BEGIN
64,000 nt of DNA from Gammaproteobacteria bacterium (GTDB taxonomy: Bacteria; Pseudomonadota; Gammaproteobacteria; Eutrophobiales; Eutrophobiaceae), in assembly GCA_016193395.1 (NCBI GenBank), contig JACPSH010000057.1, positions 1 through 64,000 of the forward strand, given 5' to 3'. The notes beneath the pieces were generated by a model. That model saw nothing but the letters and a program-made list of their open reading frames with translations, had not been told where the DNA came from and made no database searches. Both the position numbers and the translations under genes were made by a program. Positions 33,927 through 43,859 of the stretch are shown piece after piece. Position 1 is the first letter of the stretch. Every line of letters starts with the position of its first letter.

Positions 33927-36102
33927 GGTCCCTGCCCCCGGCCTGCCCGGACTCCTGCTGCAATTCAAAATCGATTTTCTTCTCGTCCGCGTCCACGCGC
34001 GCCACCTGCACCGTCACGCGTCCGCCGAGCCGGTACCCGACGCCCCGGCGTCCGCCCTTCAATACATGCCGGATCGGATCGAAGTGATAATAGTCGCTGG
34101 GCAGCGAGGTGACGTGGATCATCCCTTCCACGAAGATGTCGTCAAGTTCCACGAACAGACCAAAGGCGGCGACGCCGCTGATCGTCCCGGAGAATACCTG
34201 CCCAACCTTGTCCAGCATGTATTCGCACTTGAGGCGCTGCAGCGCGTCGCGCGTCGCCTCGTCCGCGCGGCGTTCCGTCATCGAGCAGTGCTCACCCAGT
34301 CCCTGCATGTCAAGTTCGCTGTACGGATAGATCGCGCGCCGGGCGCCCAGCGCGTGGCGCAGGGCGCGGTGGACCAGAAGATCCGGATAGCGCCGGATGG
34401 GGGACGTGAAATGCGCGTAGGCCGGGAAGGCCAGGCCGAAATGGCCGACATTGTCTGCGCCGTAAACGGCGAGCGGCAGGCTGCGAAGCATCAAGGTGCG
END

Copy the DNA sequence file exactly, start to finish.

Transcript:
64,000 nt of DNA from Gammaproteobacteria bacterium (GTDB taxonomy: Bacteria; Pseudomonadota; Gammaproteobacteria; Eutrophobiales; Eutrophobiaceae), in assembly GCA_016193395.1 (NCBI GenBank), contig JACPSH010000057.1, positions 1 through 64,000 of the forward strand, given 5' to 3'. The notes beneath the pieces were generated by a model. That model saw nothing but the letters and a program-made list of their open reading frames with translations, had not been told where the DNA came from and made no database searches. Both the position numbers and the translations under genes were made by a program. Positions 33,927 through 43,859 of the stretch are shown piece after piece. Position 1 is the first letter of the stretch. Every line of letters starts with the position of its first letter.

Positions 33927-36102
33927 GGTCCCTGCCCCCGGCCTGCCCGGACTCCTGCTGCAATTCAAAATCGATTTTCTTCTCGTCCGCGTCCACGCGC
34001 GCCACCTGCACCGTCACGCGTCCGCCGAGCCGGTACCCGACGCCCCGGCGTCCGCCCTTCAATACATGCCGGATCGGATCGAAGTGATAATAGTCGCTGG
34101 GCAGCGAGGTGACGTGGATCATCCCTTCCACGAAGATGTCGTCAAGTTCCACGAACAGACCAAAGGCGGCGACGCCGCTGATCGTCCCGGAGAATACCTG
34201 CCCAACCTTGTCCAGCATGTATTCGCACTTGAGGCGCTGCAGCGCGTCGCGCGTCGCCTCGTCCGCGCGGCGTTCCGTCATCGAGCAGTGCTCACCCAGT
34301 CCCTGCATGTCAAGTTCGCTGTACGGATAGATCGCGCGCCGGGCGCCCAGCGCGTGGCGCAGGGCGCGGTGGACCAGAAGATCCGGATAGCGCCGGATGG
34401 GGGACGTGAAATGCGCGTAGGCCGGGAAGGCCAGGCCGAAATGGCCGACATTGTCTGCGCCGTAAACGGCGAGCGGCAGGCTGCGAAGCATCAAGGTGCG